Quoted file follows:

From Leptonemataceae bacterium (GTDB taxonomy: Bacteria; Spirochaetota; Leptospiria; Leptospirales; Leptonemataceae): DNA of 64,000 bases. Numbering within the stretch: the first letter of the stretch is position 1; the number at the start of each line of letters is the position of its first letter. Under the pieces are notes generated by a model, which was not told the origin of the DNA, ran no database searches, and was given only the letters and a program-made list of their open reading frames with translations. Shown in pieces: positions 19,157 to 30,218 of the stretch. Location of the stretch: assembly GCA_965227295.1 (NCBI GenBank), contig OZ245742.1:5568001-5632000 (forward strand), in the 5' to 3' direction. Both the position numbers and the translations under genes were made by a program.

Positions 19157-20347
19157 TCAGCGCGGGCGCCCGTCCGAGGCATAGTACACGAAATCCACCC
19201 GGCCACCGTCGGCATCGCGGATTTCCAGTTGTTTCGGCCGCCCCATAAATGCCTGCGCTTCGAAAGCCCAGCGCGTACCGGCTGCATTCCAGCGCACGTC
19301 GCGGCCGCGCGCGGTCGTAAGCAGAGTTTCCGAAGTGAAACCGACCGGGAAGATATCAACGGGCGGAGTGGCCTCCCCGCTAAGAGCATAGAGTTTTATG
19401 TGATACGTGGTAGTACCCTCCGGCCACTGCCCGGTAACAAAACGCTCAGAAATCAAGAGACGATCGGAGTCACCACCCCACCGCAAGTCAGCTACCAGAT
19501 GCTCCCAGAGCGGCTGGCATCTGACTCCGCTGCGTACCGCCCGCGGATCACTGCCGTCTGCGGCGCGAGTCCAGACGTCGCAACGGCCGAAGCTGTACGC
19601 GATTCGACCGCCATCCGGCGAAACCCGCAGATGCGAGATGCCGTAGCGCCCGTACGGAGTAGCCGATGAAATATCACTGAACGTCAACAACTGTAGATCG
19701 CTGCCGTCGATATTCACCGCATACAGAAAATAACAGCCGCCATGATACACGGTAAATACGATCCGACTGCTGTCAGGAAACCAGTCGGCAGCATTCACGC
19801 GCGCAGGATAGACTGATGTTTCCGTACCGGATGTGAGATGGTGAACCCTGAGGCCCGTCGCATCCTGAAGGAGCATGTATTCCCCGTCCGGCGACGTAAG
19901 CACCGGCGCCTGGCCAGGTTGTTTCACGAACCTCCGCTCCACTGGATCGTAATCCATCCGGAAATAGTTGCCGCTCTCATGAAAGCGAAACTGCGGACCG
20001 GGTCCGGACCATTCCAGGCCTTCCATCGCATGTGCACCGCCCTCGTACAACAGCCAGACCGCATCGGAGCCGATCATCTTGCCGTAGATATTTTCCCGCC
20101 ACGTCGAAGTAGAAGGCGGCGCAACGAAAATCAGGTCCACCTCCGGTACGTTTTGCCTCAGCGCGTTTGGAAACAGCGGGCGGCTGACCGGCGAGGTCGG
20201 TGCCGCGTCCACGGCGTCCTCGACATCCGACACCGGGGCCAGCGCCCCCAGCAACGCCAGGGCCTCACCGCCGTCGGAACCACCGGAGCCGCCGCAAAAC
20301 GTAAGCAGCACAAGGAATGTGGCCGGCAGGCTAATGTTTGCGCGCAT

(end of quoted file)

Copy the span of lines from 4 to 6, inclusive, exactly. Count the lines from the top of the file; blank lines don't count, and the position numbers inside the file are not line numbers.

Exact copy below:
19201 GGCCACCGTCGGCATCGCGGATTTCCAGTTGTTTCGGCCGCCCCATAAATGCCTGCGCTTCGAAAGCCCAGCGCGTACCGGCTGCATTCCAGCGCACGTC
19301 GCGGCCGCGCGCGGTCGTAAGCAGAGTTTCCGAAGTGAAACCGACCGGGAAGATATCAACGGGCGGAGTGGCCTCCCCGCTAAGAGCATAGAGTTTTATG
19401 TGATACGTGGTAGTACCCTCCGGCCACTGCCCGGTAACAAAACGCTCAGAAATCAAGAGACGATCGGAGTCACCACCCCACCGCAAGTCAGCTACCAGAT